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5 years ago  ::  Nov 16, 2009 - 7:02PM #1
Idenitycrisis
Posts: 351

A guy of Celtic descent feels a little tickled that his belief system matches Orthodox, and Reform Judaism. It has me intrigued. If I could possibly get an idea of the conversion process of the two branches, and, if I may request, an answer from those who"officially" practice each. (No crossover explanation, it's easy to make the other guy look bad). Thank you.

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5 years ago  ::  Nov 16, 2009 - 9:53PM #2
ffb
Posts: 2,174

conversion to Judaism is discouraged but if you wish to know the Orthodox path, I can give a brief synopsis -- study, change lifestyle, study, change your entire way of thinking and being, go before rabbinical court, immerse in a ritual bath (and for a male, either get circumcised or have a drop of blood from the foreskin region taken if therre has already been a circumcision); and in Messianic times, bring a sacrifice.


Contact a LOR for more details.

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5 years ago  ::  Nov 16, 2009 - 10:54PM #3
LeahOne
Posts: 16,280

Many 'Reform' Jewish proselytes choose to convert 'Conservative' (the other Jewish sect!) or even Orthodox just in case they or their children want to make aliyah (emigrate to Israel).


My husband converted 'conservative Conservative' although we are basically Reconstructionist/Reform in our attitude.  


I'm not altogether certain how different the beliefs are between Jewish sects, so much as the customs and interpretations of observance.  So much of it is cultural, in the sense of what one was brought up with....a Jew is likely to say "I daven Orthodox"  - I pray according to the Orthodox manner - rather than "I am Orthodox".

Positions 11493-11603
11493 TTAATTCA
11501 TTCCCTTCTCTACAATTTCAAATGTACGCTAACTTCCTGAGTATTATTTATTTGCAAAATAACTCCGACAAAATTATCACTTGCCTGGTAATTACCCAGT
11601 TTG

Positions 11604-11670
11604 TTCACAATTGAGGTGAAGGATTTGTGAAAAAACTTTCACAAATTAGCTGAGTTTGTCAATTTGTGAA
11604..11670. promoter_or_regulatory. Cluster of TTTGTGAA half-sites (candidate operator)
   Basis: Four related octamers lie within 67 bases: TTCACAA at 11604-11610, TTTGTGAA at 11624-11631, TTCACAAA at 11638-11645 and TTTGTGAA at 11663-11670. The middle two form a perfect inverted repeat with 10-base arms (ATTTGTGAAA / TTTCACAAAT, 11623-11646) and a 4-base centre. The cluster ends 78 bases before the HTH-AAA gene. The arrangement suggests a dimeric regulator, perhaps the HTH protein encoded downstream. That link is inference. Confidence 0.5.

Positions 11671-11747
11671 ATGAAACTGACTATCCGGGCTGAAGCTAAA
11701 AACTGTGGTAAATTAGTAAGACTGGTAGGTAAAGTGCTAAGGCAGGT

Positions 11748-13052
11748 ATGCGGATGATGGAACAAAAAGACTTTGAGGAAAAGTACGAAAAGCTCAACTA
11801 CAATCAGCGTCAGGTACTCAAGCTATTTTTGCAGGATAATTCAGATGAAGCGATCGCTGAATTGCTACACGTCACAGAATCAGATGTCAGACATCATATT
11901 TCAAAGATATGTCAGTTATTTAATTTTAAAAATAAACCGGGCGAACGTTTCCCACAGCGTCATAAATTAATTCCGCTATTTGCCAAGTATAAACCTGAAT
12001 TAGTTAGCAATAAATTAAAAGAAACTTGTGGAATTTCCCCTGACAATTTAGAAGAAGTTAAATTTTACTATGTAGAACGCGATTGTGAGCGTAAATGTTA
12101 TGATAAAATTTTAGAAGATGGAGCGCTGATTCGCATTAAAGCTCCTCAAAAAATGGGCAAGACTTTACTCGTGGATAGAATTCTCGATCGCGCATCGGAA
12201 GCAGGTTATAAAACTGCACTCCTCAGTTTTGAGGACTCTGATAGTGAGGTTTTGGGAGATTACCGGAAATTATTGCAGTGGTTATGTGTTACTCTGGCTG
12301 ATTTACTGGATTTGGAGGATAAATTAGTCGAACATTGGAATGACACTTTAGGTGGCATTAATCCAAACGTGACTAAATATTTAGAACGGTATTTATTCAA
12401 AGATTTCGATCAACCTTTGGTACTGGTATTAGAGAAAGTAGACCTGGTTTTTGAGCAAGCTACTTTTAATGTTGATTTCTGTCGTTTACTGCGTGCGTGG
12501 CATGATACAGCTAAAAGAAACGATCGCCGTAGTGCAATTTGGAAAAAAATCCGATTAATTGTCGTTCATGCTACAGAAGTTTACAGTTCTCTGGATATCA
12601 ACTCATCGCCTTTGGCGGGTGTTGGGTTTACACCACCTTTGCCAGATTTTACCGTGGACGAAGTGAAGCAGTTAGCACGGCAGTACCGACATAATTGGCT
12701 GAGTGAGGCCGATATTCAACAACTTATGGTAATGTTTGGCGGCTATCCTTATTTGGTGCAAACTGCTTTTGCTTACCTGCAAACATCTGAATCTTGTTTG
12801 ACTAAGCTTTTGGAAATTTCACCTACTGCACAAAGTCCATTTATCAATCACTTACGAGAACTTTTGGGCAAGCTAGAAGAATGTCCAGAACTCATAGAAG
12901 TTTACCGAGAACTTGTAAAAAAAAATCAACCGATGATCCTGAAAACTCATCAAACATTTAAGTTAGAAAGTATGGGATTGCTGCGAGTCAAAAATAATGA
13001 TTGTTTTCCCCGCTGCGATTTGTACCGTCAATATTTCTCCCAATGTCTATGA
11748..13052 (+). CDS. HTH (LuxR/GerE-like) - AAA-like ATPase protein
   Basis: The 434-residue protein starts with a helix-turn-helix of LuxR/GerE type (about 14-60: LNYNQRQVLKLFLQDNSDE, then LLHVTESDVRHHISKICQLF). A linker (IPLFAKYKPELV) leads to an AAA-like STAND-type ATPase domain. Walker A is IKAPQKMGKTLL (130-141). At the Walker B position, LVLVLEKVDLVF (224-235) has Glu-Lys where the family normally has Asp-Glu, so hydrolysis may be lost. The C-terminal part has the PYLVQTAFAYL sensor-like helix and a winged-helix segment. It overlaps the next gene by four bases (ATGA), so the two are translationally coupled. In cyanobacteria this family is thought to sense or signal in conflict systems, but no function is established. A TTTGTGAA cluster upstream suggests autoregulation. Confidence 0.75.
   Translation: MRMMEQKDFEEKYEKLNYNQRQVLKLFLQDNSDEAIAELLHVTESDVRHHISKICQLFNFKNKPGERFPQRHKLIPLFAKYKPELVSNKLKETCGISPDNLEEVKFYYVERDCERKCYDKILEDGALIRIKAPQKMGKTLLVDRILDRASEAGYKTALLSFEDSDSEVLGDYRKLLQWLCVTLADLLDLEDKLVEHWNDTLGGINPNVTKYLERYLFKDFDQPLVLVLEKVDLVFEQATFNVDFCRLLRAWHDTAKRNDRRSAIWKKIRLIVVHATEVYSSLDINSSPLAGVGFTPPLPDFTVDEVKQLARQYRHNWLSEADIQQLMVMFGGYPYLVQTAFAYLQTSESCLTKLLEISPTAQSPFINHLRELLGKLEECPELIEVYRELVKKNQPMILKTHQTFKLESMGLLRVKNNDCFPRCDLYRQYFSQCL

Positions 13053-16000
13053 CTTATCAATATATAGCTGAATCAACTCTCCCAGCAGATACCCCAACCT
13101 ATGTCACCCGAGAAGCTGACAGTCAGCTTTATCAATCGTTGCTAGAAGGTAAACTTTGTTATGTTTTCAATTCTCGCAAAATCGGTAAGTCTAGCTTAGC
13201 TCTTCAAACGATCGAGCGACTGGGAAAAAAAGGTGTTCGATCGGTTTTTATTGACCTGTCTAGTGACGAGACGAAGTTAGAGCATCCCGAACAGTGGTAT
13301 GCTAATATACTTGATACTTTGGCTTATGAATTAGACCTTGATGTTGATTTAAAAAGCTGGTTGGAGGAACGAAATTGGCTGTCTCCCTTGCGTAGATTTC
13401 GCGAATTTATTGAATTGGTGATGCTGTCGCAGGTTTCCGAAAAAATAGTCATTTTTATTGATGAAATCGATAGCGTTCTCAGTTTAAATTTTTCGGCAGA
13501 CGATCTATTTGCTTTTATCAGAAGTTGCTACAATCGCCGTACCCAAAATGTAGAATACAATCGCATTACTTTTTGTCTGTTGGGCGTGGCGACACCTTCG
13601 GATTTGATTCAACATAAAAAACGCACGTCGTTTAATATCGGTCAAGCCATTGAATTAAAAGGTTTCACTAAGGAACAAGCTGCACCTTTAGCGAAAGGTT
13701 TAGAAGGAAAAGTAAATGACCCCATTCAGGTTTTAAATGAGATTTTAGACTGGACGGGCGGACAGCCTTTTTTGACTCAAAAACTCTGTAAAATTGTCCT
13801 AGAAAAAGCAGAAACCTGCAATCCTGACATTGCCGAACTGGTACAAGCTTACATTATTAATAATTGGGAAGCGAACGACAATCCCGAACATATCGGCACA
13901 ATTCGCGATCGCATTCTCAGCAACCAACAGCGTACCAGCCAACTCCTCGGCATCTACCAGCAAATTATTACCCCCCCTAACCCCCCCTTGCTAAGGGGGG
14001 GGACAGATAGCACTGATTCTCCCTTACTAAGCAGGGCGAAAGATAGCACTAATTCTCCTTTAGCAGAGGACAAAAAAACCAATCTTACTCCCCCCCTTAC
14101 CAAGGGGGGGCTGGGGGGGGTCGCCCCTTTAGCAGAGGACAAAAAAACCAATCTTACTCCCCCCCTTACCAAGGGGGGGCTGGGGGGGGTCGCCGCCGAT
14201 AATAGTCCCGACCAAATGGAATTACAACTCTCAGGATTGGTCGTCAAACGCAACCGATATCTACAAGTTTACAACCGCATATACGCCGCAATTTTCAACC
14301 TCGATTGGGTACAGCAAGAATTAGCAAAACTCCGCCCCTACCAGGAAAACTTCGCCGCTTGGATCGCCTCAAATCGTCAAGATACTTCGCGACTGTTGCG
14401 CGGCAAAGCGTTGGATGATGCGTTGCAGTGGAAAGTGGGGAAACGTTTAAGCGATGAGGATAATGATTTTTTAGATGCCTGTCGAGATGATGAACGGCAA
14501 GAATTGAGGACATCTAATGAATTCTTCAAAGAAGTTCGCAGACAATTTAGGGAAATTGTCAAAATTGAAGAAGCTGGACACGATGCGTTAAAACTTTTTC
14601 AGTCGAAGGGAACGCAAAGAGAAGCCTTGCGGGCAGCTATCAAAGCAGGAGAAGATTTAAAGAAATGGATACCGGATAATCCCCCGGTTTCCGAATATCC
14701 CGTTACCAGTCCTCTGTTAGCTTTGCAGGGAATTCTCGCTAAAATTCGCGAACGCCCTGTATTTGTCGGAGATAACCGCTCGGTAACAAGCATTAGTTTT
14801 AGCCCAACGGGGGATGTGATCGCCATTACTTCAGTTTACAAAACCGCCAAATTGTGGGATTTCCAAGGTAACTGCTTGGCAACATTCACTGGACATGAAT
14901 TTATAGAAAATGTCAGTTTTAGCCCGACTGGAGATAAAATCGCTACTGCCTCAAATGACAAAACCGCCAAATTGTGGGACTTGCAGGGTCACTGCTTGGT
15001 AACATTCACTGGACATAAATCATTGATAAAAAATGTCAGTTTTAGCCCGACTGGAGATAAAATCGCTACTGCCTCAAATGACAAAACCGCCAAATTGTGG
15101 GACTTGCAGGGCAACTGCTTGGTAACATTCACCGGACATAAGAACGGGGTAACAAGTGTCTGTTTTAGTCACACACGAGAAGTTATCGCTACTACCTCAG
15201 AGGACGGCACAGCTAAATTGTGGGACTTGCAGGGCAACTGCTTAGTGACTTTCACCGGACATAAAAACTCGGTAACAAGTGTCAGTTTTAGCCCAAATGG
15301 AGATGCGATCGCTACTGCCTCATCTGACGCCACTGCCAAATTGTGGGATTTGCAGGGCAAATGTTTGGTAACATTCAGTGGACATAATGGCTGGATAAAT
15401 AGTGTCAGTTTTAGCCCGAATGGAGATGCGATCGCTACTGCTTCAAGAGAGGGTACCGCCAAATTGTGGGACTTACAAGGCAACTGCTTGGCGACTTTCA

Please bear in mind that I'm not particularly a scholar, and so my knowledge of Judaism is mostly experiential.


I suppose I may as well explain to you that if one is male and not circumcised, even a 'Reform' conversion requires a circumcision.  But anesthesia is allowed - as are exceptions for medical problems.


 


 

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5 years ago  ::  Nov 17, 2009 - 5:47PM #4
Idenitycrisis
Posts: 351

Oy Vey! Sounds like a tedious process. (Especially Orthodox) Thanks for the comments and advice. Sounds like this is not for the faint of heart goyim.

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5 years ago  ::  Nov 18, 2009 - 11:33PM #5
Pam34
Posts: 2,650

Typically, it takes about a year (give or take). A prospective convert must find a teacher to work with him/her - usually a rabbi. That can take a while - not all rabbis 'do' conversions. It's time-consuming, for one thing. (Judaism doesn't believe that people 'have to' be Jewish for anything - 'salvation' is a non-issue, so we typically don't seek out converts).


When the teacher feels the prospective convert is ready, he/she will set up an appointment to convene a bet din (a court of three judges). The bet din will examine the subject (ask questions). The convert is expected to know something about most Jewish subjects - from theology to how to light candles to how to play dreidel (minor joke - but the point is, the bet din can ask just about anything).


Male converts get circumcised (if already circumcised, a drop of blood only is drawn) and anesthesia is okay.


Both male and females immerse themselves in a mikvah (a ritual pool) and recite a blessing for doing so.


That's really basically it, regardless of movement (I prefer 'movement' to 'sect'). The makeup of the bet din, the questions they ask, and the level of prior education and theological approach will vary by movement.